May 23, 2016

REVIEW| Assassin's Apprentice

Assassin's Apprentice (The Farseer Trilogy #1)
Robin Hobb


In a faraway land where members of the royal family are named for the virtues they embody, one young boy will become a walking enigma.

Born on the wrong side of the sheets, Fitz, son of Chivalry Farseer, is a royal bastard, cast out into the world, friendless and lonely. Only his magical link with animals - the old art known as the Wit - gives him solace and companionship. But the Wit, if used too often, is a perilous magic, and one abhorred by the nobility.

So when Fitz is finally adopted into the royal household, he must give up his old ways and embrace a new life of weaponry, scribing, courtly manners; and how to kill a man secretly, as he trains to become a royal assassin.



This has to be one of my (many) favourite fantasy covers of all time. It screams that allusive age of "medival" that accompanies many books throughout the fantasy genre. What I like about this new cover that HarperVoyagerUK commisioned was that once you've read the novel, you begin to understand the small details that the cover artist (Jackie Morris and Stephen Raw) have added to this 2014 edition. The feel of the book is like that of calligraphy paper, course and rough, meaning that my sweaty palm don't peel back the plastic coating that I often find on British paperbacks-- fantastic!

Robin Hobb is a author that I have always tried to avoid when it comes to fantasy but, lets be honest here it would've of been just plain rude to ignore one of the most influential female authors on the fantasy market. So I started from the very first book that Hobb had published-- Assassin's Apprentice.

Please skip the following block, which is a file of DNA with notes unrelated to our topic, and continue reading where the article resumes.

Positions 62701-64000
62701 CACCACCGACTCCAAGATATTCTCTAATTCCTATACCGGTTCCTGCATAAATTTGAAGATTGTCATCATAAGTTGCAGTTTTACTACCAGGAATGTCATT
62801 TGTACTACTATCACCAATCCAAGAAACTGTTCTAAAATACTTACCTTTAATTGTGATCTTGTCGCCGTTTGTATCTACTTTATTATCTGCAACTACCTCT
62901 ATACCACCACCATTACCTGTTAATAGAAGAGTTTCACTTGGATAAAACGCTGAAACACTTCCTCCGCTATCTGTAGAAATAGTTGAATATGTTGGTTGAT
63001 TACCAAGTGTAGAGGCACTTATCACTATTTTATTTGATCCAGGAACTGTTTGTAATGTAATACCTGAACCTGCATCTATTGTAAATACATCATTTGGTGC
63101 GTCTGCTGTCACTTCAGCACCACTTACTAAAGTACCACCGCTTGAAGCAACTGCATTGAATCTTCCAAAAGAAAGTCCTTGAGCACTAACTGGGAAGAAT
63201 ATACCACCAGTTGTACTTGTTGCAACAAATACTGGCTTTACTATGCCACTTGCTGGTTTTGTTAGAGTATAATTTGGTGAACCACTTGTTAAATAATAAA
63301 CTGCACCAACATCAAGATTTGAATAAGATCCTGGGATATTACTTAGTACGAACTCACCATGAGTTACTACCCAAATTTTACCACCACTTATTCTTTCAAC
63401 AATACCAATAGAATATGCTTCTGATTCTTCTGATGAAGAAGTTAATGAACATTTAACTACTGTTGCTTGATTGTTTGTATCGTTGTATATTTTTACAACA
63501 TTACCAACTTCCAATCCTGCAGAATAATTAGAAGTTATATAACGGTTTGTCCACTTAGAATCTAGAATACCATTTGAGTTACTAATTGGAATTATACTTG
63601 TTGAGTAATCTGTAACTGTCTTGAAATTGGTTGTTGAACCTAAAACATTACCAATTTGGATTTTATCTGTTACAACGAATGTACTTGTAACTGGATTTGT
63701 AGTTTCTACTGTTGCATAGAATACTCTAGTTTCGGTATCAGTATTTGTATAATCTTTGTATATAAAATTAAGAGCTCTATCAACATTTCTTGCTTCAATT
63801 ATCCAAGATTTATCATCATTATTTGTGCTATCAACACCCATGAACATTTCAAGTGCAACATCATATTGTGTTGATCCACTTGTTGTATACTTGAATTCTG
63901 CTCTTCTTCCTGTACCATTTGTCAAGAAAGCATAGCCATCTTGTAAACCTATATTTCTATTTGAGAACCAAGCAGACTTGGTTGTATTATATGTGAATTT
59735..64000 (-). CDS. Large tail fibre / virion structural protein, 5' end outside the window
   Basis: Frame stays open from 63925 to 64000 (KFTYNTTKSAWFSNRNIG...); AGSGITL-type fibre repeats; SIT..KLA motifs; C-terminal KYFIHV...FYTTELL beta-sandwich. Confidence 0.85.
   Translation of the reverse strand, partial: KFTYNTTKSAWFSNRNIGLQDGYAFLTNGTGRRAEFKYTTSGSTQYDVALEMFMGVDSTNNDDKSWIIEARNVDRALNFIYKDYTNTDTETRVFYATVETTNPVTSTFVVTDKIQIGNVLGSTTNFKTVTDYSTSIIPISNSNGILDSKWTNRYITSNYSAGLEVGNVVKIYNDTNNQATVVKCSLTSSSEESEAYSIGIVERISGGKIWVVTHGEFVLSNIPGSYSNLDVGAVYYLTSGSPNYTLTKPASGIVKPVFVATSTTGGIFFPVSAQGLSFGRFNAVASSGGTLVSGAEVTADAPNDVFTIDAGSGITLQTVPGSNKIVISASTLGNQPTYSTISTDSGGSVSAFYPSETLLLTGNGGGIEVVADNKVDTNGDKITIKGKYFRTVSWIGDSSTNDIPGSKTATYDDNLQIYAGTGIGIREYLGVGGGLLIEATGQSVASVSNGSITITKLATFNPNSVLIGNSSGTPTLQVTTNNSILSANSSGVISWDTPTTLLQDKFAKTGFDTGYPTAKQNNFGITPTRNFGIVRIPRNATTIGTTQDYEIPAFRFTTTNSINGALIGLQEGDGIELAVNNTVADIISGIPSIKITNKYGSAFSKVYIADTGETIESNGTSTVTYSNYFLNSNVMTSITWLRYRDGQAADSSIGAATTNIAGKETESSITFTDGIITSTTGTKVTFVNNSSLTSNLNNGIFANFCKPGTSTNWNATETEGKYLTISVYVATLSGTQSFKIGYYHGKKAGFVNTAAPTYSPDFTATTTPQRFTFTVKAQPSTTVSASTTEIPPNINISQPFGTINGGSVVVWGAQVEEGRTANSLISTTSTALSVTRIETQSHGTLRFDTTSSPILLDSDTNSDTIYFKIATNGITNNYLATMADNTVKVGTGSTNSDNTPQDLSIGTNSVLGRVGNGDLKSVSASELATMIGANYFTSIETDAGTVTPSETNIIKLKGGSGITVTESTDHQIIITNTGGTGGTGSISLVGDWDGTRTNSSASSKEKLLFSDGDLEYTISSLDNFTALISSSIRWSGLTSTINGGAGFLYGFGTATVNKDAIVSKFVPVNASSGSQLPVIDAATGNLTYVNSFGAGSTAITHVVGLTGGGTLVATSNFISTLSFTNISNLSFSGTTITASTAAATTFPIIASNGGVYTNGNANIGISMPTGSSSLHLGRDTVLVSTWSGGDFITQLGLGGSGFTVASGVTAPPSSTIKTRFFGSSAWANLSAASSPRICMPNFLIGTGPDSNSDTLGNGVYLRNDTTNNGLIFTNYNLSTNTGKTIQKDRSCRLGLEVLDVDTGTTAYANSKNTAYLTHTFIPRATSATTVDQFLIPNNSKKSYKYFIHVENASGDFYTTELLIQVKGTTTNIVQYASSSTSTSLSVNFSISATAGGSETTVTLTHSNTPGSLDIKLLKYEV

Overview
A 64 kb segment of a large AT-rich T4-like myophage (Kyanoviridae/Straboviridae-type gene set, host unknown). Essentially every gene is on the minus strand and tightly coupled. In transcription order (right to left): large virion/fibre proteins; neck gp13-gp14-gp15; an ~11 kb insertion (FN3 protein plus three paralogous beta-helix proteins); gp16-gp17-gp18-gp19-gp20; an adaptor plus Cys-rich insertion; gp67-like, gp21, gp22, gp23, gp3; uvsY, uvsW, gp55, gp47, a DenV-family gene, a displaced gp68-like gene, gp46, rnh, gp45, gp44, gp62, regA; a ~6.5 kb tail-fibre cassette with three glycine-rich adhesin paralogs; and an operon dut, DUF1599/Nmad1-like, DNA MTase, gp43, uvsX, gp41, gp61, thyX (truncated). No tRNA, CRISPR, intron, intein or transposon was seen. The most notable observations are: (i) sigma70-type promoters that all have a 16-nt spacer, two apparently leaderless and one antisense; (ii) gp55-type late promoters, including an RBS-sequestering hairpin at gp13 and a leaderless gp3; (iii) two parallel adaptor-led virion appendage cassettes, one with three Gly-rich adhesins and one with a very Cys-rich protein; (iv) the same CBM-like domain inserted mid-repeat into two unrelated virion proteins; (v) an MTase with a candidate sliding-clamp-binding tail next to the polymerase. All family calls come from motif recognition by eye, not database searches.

What I liked about Hobb's writing was the realism and honesty that covers the entirety of the novel that can often be taken away in fantasy novels. It was the first three sentence that hooked me into the novel:

"My pen falters, then falls from my knuckly grip, leaving a worm's trail of ink across Fedwren's paper. I have spoiled another leaf of the fine stuff, in what I suspect is a futile endeavour. I wonder if I can write history, or on every page there will be some sneaking show of bitterness I thought long dead."

I mean, who doesn't want to know, why he is writing about history, who is Fedwren, why is Fitz so bitter?  Hobb's strength is presenting a realistic image of what it means to be a Bastard at court and the brutal reality of death. It's not fantastic and poetic prose that Hobb uses but rather the bluntness of Fitz's own narrative that really sets this brutality to life on the very page Hobb has intended for us to read.

My only concern that I had was that the pacing felt off. It was undeniably slow and I felt that I ended up drifting to other action based plots throughout the months that I went on and off reading this book-- my reason for three stars. I think if I had stuck with it this book would have been a higher rating. I found it hard to remember what event had occured and what particular things meant, adding to confusion.

Where this book lacks in major actional plot it makes up for in the ways that Hobb's characters are comprimised by their political surroundings of the Duchies court. The dense political intrigue being just enough to keep me hanging on til the end to finish this book. Her books are subtle in the worlds and languages of fantasy and brings a sense of fresh air to the dense poetic prose that is so very common.

I will definitely be continuing on with this trilogy and other pieces of Hobb's writing for the hope of her writing improving over the last twenty years. 

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